A book for me and Mr, Curiosity is Any Weir’s new book, Artemis. I loved The Martian so much, I’d pretty much read anything by him, but the Penguin Random House newsletter that brought the book to my attention described it as a heist story set on the moon. Yes please! By the way, if you follow that link before October 10th, you can be entered into a sweepstakes to win a bunch of books from NYC Comic Con, including this one.

And for Miss Adventure (but I’m pretty sure Mr. Curiosity and I would enjoy the books as well), I’ve got The Shadow Thieves by Anne Ursu, the first book in the Cronus Chronicles. This is a Greek mythology/Percy Jackson read-alike. With as much as we all enjoy the Percy Jackson series, another book full of Greek mythology is always a safe bet. A post on Lifehacker about how to get boys to read girls’ books brought this to my attention.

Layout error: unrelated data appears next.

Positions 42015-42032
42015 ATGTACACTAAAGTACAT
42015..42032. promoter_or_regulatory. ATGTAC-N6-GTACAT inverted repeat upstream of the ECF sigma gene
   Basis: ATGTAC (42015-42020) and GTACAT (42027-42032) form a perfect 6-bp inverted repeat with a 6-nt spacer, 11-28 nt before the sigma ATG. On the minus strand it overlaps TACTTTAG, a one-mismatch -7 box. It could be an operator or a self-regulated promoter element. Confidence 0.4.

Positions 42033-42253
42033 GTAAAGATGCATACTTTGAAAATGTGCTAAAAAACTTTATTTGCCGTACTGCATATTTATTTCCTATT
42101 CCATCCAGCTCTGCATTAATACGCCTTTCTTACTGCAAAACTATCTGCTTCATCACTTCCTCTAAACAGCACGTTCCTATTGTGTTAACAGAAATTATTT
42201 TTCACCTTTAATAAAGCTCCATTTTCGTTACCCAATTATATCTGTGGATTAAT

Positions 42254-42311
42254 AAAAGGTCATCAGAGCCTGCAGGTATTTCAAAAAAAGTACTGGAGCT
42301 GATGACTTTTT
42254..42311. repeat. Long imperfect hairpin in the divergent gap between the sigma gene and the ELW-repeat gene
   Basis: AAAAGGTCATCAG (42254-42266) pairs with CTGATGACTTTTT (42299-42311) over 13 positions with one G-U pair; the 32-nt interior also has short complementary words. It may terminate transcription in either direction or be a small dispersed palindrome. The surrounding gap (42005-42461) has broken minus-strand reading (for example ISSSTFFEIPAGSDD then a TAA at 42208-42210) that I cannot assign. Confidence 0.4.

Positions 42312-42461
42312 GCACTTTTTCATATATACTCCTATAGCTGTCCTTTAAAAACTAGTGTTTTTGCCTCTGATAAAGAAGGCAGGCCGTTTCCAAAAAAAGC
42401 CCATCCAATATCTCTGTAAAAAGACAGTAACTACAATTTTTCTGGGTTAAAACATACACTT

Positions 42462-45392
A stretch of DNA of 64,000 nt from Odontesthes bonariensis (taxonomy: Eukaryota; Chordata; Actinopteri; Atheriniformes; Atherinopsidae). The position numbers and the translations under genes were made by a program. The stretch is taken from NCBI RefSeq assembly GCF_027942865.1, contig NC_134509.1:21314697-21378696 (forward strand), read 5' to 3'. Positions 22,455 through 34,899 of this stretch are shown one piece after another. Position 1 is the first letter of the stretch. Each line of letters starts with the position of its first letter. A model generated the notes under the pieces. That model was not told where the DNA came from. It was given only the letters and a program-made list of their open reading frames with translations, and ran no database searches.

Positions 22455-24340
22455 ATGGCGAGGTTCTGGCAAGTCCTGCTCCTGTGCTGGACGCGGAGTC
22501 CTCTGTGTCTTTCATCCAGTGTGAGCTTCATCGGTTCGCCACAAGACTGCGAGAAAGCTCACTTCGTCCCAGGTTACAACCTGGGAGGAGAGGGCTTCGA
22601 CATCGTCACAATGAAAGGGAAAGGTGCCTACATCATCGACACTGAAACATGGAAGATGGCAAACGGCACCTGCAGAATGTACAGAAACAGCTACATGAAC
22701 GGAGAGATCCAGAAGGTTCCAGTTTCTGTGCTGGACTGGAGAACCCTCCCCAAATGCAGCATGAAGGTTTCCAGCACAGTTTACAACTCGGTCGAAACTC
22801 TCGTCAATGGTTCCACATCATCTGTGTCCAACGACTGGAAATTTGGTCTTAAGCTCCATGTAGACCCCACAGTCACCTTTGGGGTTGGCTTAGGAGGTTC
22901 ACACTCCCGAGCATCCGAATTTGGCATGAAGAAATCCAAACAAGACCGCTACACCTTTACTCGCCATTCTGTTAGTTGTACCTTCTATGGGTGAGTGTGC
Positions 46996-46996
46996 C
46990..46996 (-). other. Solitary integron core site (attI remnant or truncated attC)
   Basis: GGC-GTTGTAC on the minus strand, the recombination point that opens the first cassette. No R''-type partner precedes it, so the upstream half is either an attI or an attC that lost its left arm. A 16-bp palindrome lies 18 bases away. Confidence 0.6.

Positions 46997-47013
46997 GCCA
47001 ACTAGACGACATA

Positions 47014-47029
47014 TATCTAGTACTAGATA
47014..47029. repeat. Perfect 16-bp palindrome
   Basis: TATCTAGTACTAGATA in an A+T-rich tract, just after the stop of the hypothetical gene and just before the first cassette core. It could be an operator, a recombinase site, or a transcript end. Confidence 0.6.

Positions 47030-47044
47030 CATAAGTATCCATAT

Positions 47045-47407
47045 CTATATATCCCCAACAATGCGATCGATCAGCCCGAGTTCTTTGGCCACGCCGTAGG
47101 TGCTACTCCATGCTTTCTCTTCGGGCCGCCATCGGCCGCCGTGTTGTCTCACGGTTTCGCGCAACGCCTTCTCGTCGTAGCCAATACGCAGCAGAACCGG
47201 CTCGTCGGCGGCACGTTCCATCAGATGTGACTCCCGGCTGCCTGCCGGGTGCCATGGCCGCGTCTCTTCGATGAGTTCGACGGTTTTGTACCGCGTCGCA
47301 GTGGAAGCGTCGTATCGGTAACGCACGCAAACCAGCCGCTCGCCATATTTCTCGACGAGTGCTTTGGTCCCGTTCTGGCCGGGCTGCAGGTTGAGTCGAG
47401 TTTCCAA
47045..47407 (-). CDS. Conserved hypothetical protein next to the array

So, how do the books look to you? Anything else I should put on my reading list or share with my kids?

If you’re interested in purchasing the book, you can click on the cover image or title to follow an Amazon affiliate link to the book and thanks for supporting my blog!

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Pawn of Prophecy by David Eddings

A friend let me borrow this book. It’s the first book in The Belgariad series that was his favorite when he was Mr. Curiosity’s age. I’ve never read it, but it showed up on a list of classic series from the 1980s, so I decided to read it after Mr. Curiosity.

Published: 1982 (which is why it’s on a 1980s list)

Genre: sword and sorcery fantasy

Length: 262 pages

Setting: mostly Algoria in a medieval-type setting Continue reading

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The Three Dancers of Gizari by Tamara Vardomskaya

This is the next short story in the Event Horizon 2017 collection of short stories highlighting authors who are eligible for the 2017 Campbell award for best new writer.

Published: February 2016 in Beneath Ceaseless Skies where you can read or listen to the story for free

Genre: fantasy

Setting: it felt like a Middle Eastern country, with airplanes and taxis, but no cell phones Continue reading